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In December, following the Planned Parenthood shooting and San Bernardino attacks, I shared some thoughts on the differences between domestic and international terrorism laws in the U.S. There, I argued that it was both rational and protective of civil liberties to avoid extending the substantive offenses and law enforcement authorities of international terrorism domestically. Over at Empty Wheel, Marcy Wheeler countered that treating similar crimes differently results in unacceptable disparate impact (I responded to some of her specific points here).
One thing Wheeler and I appeared to agree on, is that there is a demonstrable disparate impact to Muslim populations in the realm of material support laws. Put simply, supporting a foreign terrorist organization –designations which are overwhelmingly applied to groups of Islamic identity—is a serious federal offense. While supporting a domestic terrorist organization—say, an armed militia occupying a federal building—is not. That results in more Muslims being charged with terrorism-adjacent crimes than similarly situated non-Muslims. And that’s a problem.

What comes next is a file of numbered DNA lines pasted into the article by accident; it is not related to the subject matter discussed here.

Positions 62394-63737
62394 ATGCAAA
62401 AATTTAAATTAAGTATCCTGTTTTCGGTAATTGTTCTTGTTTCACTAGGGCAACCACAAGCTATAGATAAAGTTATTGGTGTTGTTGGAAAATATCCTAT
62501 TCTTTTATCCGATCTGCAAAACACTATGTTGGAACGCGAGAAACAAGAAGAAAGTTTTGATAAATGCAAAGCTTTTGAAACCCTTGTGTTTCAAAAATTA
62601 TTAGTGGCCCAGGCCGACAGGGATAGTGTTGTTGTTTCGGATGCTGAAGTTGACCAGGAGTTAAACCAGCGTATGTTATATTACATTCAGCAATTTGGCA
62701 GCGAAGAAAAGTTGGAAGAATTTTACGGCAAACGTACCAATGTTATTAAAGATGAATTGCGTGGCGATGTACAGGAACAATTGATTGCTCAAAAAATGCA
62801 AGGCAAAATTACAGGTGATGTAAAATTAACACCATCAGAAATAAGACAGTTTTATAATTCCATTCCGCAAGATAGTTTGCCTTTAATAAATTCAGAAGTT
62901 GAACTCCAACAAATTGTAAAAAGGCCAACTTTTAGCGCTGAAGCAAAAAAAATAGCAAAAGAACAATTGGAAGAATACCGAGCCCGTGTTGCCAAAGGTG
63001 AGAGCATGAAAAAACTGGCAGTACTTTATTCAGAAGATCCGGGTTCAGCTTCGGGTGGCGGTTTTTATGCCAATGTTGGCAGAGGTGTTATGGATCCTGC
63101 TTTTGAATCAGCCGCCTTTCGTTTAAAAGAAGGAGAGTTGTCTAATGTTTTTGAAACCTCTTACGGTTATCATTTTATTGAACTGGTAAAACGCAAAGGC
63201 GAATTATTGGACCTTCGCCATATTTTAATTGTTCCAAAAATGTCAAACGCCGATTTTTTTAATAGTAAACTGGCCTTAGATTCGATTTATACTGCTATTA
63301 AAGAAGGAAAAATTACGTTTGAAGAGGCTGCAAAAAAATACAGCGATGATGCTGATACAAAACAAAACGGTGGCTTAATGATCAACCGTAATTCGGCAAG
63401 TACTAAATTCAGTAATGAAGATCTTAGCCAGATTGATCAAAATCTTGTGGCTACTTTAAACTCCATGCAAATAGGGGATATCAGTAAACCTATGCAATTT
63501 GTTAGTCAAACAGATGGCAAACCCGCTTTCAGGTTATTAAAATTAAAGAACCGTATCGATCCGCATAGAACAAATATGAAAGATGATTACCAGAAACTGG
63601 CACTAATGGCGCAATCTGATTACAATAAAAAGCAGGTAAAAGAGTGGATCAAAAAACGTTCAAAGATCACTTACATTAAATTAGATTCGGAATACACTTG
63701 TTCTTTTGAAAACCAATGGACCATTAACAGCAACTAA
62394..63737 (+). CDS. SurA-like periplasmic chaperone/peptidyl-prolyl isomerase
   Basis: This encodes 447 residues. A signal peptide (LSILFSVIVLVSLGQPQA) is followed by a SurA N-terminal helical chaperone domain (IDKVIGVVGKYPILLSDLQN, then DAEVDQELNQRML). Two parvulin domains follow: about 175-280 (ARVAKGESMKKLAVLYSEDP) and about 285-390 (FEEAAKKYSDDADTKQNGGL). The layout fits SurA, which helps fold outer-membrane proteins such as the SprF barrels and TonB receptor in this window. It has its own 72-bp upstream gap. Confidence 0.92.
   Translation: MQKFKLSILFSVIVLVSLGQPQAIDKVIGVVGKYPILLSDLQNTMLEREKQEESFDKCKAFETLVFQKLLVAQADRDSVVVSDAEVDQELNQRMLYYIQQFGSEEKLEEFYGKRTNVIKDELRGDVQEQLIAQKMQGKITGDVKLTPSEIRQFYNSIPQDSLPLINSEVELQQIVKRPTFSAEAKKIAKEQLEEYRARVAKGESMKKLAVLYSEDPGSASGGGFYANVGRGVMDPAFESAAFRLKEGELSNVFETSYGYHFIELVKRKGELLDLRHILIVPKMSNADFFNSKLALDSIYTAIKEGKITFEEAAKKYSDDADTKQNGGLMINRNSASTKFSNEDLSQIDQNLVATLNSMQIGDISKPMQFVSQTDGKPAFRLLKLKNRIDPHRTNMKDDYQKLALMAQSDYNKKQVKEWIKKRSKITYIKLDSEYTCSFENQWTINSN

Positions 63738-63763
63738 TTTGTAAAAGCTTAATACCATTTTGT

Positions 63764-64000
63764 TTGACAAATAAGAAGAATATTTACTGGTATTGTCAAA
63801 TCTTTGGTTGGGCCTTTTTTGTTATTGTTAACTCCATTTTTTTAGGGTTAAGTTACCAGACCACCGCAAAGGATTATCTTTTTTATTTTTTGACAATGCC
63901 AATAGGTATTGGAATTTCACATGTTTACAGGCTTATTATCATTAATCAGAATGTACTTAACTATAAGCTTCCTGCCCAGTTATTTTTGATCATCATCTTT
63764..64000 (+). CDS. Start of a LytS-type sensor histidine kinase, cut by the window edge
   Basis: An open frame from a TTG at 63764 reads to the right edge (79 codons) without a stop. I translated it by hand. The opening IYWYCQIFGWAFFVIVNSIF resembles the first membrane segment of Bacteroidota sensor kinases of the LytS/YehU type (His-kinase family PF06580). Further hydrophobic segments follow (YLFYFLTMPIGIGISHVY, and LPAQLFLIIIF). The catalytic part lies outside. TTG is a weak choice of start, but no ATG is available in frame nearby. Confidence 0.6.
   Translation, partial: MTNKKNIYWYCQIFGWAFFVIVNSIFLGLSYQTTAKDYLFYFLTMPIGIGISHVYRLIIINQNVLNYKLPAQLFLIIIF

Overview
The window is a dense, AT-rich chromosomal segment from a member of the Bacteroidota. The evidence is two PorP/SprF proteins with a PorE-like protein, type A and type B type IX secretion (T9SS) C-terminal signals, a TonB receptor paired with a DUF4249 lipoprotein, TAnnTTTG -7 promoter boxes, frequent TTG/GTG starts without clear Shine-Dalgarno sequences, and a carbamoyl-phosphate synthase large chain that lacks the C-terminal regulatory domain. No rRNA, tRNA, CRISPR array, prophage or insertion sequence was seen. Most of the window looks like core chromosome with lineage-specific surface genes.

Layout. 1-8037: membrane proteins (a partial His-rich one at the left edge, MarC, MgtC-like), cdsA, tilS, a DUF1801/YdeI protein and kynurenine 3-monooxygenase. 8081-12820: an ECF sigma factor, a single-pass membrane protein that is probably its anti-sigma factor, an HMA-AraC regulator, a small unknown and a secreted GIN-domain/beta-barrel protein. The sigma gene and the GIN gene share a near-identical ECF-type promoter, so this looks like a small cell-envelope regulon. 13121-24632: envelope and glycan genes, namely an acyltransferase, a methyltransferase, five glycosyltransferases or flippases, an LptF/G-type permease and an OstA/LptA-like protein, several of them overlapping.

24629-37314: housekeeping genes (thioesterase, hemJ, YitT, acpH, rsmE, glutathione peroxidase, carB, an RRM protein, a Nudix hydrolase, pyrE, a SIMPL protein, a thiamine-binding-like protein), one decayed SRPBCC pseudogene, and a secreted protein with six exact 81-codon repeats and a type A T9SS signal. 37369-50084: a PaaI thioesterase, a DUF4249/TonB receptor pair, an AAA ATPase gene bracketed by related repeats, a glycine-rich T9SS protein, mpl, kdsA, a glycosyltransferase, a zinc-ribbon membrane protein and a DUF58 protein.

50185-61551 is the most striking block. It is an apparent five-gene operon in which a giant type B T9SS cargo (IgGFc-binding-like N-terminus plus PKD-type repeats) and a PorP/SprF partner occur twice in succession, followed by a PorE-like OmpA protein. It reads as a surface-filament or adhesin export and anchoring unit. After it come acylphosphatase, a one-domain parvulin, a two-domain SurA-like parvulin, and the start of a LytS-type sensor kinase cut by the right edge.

John Carlin, Assistant Attorney General for National Security, might agree. Carlin says
his counter-terrorism team, including a recently hired counsel, is taking a “thoughtful look at the nature and scope of the domestic terrorism threat” and helping to analyze “potential legal improvements and enhancements to better combat those threats.
Carlin declined to comment on any legislative changes the Department of Justice might seek. But Reuters notes:
[F]ederal prosecutors tackling domestic extremists still lack an important legal tool they have used extensively in dozens of prosecutions against Islamic State-inspired suspects: a law that prohibits supporting designated terrorist groups.
Carlin and other Justice Department officials declined to say if they would ask Congress for a comparable domestic extremist statute, or comment on what other changes they might pursue to toughen the fight against anti-government extremists.
The U.S. State Department designates international terrorist organizations to which it is illegal to provide "material support." No domestic groups have that designation, helping to create a disparity in charges faced by international extremist suspects compared to domestic ones.
We are certainly in—as Carlin puts it—a “heightened environment,” with respect to ideologically-motivated, domestic violent extremists (also known as domestic terrorists). But DOJ's “thoughtful look” should include real consideration of whether the right answer here is that material support charges should apply to fewer people—not more.